Today is Presidents’ Day. On this day, we often recommend that you spend some time reading some of the great statements on church-state separation uttered by chief executives like Thomas Jefferson and James Madison, or John F. Kennedy’s famous 1960 speech on religious liberty. They are certainly worth your time today.
But let’s spend a few minutes looking at another president, one whose support of church-state separation is sometimes overlooked: Ulysses S. Grant.
Grant was a brilliant general but a less successful president. Most historians criticize his two-term administration for being corrupt and scandal-wracked. The consensus on Grant tends to be that he meant well but allowed himself to be manipulated by people who had only their own interests at heart. (Not all historians feel this way. Jean Edward Smith of Marshall University argues that Grant has been underrated as a president.)
Despite his faults, there was one area where Grant did shine: separation of church and state. During his tenure, the idea of public education for the masses began catching on in the United States. Schools were built, and states began passing the first mandatory attendance laws.
But there was a problem: Since most Americans belonged to Protestant denominations, many people saw no problem in merging church and school. School days often began with Protestant prayers and readings from the King James Version of the Bible.
This didn’t sit well with Roman Catholics. To solve the problem, the church’s leadership suggested that the government give them tax money to operate their own private school system.
Grant had a better idea. He called for removing Protestant worship from public schools. He proposed making public schools legally non-sectarian and thus welcoming to all families. He also opposed any tax funding of religious schools.
It was visionary idea, but it may have been too far ahead of its time. In late 19th century America, many people chafed at the idea of education divorced from faith. And leaders of the Catholic Church continued to press for public funding of their schools.
Grant promoted his idea in several forums. In 1875, he delivered a speech to some Civil War veterans and used the occasion to call for non-sectarian education in “common” schools (as public schools were often called then) and church-state separation.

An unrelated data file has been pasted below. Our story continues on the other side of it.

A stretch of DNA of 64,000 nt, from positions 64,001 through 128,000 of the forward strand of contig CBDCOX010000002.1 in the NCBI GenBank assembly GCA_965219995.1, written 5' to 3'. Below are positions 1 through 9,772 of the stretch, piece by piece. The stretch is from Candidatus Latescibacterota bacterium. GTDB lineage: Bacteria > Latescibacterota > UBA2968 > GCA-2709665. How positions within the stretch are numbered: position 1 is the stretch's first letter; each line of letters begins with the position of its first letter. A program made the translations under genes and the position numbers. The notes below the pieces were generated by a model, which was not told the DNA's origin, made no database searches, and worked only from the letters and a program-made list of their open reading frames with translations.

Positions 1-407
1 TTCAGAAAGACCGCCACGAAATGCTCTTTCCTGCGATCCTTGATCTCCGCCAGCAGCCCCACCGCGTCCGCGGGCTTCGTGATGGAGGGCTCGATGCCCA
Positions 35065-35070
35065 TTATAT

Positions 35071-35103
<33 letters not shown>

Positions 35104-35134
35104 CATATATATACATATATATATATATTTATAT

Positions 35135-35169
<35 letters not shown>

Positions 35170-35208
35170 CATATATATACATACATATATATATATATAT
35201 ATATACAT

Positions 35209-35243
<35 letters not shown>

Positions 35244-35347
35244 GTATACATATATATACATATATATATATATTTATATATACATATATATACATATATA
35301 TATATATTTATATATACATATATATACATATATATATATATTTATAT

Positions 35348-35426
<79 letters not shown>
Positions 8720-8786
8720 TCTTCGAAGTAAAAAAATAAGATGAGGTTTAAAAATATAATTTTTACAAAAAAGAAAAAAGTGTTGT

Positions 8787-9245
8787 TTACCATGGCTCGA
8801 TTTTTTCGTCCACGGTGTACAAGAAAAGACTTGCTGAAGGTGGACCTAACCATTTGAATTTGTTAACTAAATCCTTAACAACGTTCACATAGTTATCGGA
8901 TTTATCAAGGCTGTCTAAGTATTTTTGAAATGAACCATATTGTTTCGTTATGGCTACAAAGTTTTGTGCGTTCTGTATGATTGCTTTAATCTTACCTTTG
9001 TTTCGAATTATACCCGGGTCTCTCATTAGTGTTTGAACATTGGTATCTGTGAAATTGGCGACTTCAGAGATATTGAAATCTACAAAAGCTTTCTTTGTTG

“Resolve that neither the state nor nation, nor both combined, shall support institutions of learning other than those sufficient to afford to every child growing up in the land the opportunity of a good common school education, unmixed with sectarian, pagan, or atheistical dogmas,” Grant said. “Leave the matter of religion to the family altar, the church, and the private school, supported entirely by private contributions. Keep the church and state forever separate. With these safeguards, I believe the battles which created the Army of the Tennessee will not have been fought in vain.”
A few months later, Grant, in his annual message to Congress, proposed a constitutional amendment that would require all public schools to be secular. Although the amendment as Grant envisioned it never emerged, his view did eventually take hold. In fact, some Western states adopted constitutions explicitly stating that public education must be non-sectarian. Around the same time, state courts began striking down mandatory religious exercises in public schools – a course of action endorsed by the U.S. Supreme Court much later in 1962 and ’63.
It took about 100 years, but the system of non-sectarian public schools that Grant dreamed of as the best vehicle to ensure inter-faith peace came fully to pass.
Grant’s record on religious liberty isn’t perfect. In 1862, while commanding Union armies in Tennessee, Mississippi and Kentucky, he issued a general order banning Jews from these states. Grant was angry over black-market trading that he believed was helping the South. For some reason, he was convinced that Jews were behind it.
President Abraham Lincoln quickly rescinded the order. Years later, Grant claimed it had been drafted by a subordinate and that he signed it without reading it. The real story is more complicated, and there was a paper trail connecting Grant to the order. He tried to repair the damage in other ways. In 1874, he became the first U.S. president to attend the dedication of a synagogue. Most historians believe the action was part of an ongoing effort by Grant to make amends for the order.
Grant had his faults. But it’s hard to deny that he also had a vision of church-state separation and public education that, had it been adopted during his presidency, might have spared the nation no small amount of heartache.
Our public schools certainly face many challenges, but overt efforts to turn them into centers for religious proselytizing tend to collapse. They now welcome children of all faiths as well as those of no faith.
The Supreme Court made that possible – with a little help from U.S. Grant.